A line of mobile homes and caravans leaving the Port of Dover, Kent, as travellers try to get back from France to avoid quarantine restrictions.

Last night, many people in France were frantically emptying the contents of their holiday home’s fridge into the bin and shoving luggage into the boot of the car. Others were rushing to the airport, while buying plane tickets online, or elbowing their way through Gare du Nord to catch the Eurostar. 

Government advice released at 10pm on Thursday set a countdown of 30 hours for people in France to travel back to the UK, or face a 14-day quarantine if they arrived back after the clock struck 4am GMT on Saturday.

But we, in France, are the lucky ones. On July 25, people in Spain woke up to the news that if they wanted to travel to the UK without quarantining, they’d have to do so by 11pm that same night.

Europe’s invisible boarders are suddenly glass sliding doors to be snuck through.

In an economy stretched tight, and still being unpicked at the seams, holiday-makers in France will lose money. This weekend, they’ve faced the unenviable choice of weighing much longed-for holiday time against 14 days of quarantine on their return in the UK.

The French tourism industry, already down €30-40 billion this summer, will also be hit hard for the foreseeable future. We will, at some point, have the ability to travel again. But who will have the confidence to?

Meanwhile families like mine, with members in Europe and the UK, find themselves separated in ways it was hard to believe possible a few months ago.

Europe’s invisible boarders are suddenly glass sliding doors to be snuck through, to see loved ones when timing and health measures allow.

I have a ticket for a two-week trip from Paris (where I live) to London (where my family lives) in September. I booked it a month ago, full of confidence that numbers showed France had beat back coronavirus.

As the UK government says, current figures show that’s not quite true. For the second day running, over 2,500 people have tested positive for Covid-19 in France in 24 hours. For the past seven days, the rate of infection has been over 20 cases per 100,000 people.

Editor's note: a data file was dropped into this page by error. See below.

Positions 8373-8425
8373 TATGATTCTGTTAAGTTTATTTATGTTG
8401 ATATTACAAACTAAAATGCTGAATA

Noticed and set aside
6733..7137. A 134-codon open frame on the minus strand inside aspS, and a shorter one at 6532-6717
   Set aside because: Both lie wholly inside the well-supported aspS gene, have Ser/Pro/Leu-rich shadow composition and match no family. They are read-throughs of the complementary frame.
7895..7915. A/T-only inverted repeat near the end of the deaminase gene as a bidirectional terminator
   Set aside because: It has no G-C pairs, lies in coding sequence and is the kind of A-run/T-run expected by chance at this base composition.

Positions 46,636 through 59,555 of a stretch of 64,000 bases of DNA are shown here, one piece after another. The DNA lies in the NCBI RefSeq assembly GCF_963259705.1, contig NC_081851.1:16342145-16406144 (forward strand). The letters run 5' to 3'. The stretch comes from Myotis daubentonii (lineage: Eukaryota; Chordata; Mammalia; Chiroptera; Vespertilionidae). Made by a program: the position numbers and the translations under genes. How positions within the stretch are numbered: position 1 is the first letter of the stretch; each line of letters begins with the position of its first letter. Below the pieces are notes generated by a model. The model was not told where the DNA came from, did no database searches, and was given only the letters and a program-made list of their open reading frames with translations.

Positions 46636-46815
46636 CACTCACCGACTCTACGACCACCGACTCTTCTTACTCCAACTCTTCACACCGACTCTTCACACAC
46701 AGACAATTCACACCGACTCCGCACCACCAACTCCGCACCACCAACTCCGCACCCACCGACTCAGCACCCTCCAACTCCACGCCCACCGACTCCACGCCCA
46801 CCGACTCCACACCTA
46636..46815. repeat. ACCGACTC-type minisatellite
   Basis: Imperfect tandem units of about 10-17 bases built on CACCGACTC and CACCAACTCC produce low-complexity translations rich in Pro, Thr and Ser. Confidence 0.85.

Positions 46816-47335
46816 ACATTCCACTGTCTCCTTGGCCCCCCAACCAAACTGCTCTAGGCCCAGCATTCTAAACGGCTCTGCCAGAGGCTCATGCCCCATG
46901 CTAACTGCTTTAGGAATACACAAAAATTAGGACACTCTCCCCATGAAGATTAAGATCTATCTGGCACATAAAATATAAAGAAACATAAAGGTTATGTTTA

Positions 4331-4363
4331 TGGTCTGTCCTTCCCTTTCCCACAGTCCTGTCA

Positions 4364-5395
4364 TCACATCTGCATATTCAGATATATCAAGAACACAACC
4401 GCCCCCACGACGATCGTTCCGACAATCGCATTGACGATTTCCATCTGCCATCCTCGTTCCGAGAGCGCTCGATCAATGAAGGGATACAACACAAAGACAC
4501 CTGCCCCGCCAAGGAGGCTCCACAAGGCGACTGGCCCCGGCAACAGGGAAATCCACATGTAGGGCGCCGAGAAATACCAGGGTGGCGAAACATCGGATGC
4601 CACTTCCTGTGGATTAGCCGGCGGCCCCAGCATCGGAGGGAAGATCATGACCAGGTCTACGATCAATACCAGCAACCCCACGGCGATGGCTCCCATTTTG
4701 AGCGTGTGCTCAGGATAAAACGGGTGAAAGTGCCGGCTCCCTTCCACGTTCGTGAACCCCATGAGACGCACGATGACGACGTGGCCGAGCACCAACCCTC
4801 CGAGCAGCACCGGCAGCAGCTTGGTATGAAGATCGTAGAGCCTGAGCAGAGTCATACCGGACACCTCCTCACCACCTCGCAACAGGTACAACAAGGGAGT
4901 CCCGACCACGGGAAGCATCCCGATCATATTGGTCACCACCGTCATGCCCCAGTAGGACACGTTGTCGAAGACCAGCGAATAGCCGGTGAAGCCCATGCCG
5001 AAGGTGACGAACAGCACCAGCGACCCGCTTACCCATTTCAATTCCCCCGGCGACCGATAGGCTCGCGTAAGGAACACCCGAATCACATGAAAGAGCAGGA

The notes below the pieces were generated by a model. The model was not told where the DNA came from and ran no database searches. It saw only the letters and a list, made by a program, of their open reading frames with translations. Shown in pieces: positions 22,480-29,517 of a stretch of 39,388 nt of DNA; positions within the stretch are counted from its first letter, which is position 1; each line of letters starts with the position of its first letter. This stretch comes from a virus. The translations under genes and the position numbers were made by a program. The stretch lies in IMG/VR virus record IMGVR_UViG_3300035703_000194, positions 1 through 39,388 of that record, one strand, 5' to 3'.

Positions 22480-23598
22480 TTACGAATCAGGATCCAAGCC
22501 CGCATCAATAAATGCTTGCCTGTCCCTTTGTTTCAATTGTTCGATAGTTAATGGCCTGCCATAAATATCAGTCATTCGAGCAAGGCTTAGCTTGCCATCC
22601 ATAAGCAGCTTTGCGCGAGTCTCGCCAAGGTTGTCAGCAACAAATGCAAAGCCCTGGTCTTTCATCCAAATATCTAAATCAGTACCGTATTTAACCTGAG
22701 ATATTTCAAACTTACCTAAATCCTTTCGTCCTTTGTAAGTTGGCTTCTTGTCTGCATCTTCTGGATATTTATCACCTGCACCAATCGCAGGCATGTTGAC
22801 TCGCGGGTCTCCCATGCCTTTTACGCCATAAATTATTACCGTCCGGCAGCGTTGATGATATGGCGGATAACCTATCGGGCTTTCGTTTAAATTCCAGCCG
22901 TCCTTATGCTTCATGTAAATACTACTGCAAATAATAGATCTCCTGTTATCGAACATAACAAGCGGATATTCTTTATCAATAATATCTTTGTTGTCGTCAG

And I have three choices. Do I start packing my bags right now as I write this on Friday evening, and go to the UK tonight, even if that means I’ll have to quarantine when I come back to France?

Do I rebook my tickets for a future date, choosing at random from a drop-down calendar the date when I think quarantine-free travel might be allowed again?

Or do I leave my ticket as it is, and place my hope in the young people of France, now being blamed for propagating the virus, taking a more serious attitude towards social distancing measures to reduce numbers?

Here’s a worrying thought – am I one of the young people in France who has been so lax? If I do go home, will my parents in their late 60s and early 70s feel it’s safe to see me?

And what does the 30-hour time limit even mean? If it’s unsafe for me to travel from France on Saturday, how can I be sure I won’t put friends and family in danger if I travel on Friday?

Unfortunately, 30 hours doesn’t leave time for steps which might provide answers to the most pressing questions – like taking a Covid-19 test.

Polymerase chain reaction (PCR) and blood tests are now widely available in France, with results available in 24 hours. But with the UK government’s announcement coming at 10pm on Thursday, even if everyone who wished to travel had got tested on Friday morning, none of us would know whether we were infected until after the 4am deadline had passed.

A negative test result wouldn’t make any difference to current UK quarantine rules in any case. The science available – testing and the StopCovid tracing app in France – has not been suggested as a possible route out of country-specific quarantine.

What we have is a blanket ban on the whole of France (even if infection rates differ around the country), an indiscriminate 14-day quarantine rule and an arbitrary time limit that makes it impossible to make the “right” decision.

Deep into the European Covid-19 crisis, the UK government position on quarantine shows no more nuance than it did seven months ago.

Only slightly more frustrating is the French government’s response of a reciprocal quarantine “with regret.” At least the UK quarantine is based on data, rather than retaliation.

This leaves families like mine, split across borders, with more questions than answers.

And the questions at stake are the sad and worrying kind that have become familiar to so many of us during the Covid-19 crisis. I’d like to know when I’ll be able to see my parents again. Or meet my best friend’s eight-month old baby. I haven’t been home since Christmas and I miss it.

In the end, I decided to stay. But should I have gone? 

Jo York is a freelance writer based in Paris.

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